Though JTR will gleefully seize upon the nugget of dirt and throw away all context, usually imputing the most vile motives to those in authority that he disagrees with, I have come to think that it doesn't matter. They will, and do, make up dirt anyway. Might as well give them some John Wayne True Dirt.

I don't consider myself above the theocratic organization, much less authorized or interested in 'exposing' their missteps, and I could care less about wonkish things.  If a video is posted of something confidential, I don't go there. Not everything not made public is the smoking gun. To be sure, I may eventually go there if something becomes absolutely crucial, as it did with the confidential memos Shiwiiiiiiiiii posted, because I eventually inserted them into the Money chapter of Dear Mr. Putin, with the observation that each one of them was entirely what you would expect given the Bible verses used to justify them in the first place. And when JTR excitedly posts video for me to see, I seldom go there. What is this obsession with allowing ones' enemies to serve up your menu for you? Didn't he get the sense of Thomas Jefferson's counsel not to argue with entrenched idealogues? Now, if JWI posts it for me, that is a different matter.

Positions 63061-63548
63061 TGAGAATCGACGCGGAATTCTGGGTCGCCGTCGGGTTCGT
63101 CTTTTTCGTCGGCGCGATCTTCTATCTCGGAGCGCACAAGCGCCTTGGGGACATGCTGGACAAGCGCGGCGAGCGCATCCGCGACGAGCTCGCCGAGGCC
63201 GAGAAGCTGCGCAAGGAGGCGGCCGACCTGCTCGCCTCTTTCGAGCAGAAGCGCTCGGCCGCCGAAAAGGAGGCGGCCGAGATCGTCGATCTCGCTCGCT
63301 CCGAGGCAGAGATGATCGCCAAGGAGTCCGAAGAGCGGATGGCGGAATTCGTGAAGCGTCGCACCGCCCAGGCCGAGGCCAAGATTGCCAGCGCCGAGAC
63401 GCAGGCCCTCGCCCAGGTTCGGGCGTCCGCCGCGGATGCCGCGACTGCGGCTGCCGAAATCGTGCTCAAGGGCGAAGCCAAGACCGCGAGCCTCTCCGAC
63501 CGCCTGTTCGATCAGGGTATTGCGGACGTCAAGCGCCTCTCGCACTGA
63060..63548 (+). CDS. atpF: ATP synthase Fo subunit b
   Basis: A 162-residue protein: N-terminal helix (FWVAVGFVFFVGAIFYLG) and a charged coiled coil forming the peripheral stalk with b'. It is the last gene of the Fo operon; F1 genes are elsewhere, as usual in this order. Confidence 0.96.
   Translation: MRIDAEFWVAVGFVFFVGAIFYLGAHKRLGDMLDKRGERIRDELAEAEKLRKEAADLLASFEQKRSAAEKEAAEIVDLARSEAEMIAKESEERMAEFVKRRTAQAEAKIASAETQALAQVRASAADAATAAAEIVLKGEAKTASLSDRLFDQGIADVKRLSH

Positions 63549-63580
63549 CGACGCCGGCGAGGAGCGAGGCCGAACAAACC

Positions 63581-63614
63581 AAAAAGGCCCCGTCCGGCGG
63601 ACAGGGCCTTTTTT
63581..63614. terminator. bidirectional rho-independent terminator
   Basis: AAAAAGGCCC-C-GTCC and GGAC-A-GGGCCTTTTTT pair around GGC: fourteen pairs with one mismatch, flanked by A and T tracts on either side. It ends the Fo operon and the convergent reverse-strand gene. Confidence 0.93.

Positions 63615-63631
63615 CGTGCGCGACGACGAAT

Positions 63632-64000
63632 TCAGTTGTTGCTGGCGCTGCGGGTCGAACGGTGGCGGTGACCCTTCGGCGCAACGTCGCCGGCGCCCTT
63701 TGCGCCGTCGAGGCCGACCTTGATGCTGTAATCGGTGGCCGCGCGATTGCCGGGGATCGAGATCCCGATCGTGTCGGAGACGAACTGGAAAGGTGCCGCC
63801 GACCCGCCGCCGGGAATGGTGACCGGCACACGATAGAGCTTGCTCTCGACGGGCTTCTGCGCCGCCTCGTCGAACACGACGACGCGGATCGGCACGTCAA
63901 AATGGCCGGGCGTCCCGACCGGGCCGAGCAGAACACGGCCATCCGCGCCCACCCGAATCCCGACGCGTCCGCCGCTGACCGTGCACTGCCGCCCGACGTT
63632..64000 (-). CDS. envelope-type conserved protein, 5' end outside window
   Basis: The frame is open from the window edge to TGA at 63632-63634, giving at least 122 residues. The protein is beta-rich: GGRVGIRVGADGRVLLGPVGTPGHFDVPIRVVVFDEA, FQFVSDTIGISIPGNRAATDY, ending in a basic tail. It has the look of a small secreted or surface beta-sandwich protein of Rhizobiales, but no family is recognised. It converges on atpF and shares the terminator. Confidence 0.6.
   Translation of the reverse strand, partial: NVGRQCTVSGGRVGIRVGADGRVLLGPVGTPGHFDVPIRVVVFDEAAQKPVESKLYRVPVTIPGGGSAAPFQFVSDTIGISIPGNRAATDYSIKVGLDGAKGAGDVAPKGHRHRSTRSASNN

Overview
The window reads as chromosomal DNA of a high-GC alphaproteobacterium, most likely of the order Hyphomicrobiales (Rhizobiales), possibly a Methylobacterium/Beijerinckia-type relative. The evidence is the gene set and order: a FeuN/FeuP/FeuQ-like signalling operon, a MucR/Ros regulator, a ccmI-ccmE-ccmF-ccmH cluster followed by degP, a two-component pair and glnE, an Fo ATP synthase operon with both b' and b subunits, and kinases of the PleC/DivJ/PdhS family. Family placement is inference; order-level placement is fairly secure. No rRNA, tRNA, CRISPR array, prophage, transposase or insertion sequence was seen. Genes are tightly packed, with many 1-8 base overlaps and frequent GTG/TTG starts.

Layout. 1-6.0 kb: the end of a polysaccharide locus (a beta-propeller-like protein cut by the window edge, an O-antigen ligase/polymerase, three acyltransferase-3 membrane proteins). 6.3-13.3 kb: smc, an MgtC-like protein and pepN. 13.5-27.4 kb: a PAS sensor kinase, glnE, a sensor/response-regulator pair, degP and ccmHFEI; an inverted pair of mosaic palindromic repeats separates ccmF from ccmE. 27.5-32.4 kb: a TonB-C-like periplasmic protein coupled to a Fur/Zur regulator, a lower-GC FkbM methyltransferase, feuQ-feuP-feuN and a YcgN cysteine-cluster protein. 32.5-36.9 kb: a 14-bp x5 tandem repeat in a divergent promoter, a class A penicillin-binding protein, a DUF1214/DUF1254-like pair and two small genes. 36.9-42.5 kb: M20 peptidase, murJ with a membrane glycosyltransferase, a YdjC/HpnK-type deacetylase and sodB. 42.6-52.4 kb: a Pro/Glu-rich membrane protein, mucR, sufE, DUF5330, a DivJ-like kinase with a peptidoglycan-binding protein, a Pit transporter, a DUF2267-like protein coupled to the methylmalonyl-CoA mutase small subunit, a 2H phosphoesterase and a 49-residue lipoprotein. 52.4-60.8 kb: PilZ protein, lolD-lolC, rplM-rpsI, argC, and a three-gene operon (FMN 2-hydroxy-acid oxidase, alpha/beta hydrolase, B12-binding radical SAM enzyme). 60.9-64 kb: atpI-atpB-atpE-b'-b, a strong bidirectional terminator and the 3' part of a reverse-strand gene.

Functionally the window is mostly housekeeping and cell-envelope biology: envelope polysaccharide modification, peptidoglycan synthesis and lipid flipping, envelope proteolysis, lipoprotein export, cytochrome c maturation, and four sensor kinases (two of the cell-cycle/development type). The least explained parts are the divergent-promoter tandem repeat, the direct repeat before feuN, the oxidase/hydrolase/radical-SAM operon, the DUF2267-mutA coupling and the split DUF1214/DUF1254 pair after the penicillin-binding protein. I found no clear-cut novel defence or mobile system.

However, I like the idea of suffering setbacks in life, even some in the context of theocracy that would not have happened outside of it, and recovering from it rather than evangelistically broadcasting every little petulant beef about anyone or anything that ever did one wrong, an inconvenient truth that makes the internet so tiresome. Nobody would ever say that there is not more 'peer pressure' within God's organization than outside of it, for example. Peer pressure in the Christian context is generally a good thing, as persons 'exhort one another to love and fine works.' But occasionally it runs amuck. 

The downfall of Western life today is that it is exclusively focused upon the rights of the individual as a near sacred quest, and any mention of a 'greater good' is met with a "Whoa! That sounds like Stalin talking!" Not everything can be about the individual. You know the pendulum has swung too far in the individualist direction, to the point of upending the planet from which it is suspended, when that happens.

 

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6 hours ago, TrueTomHarley said: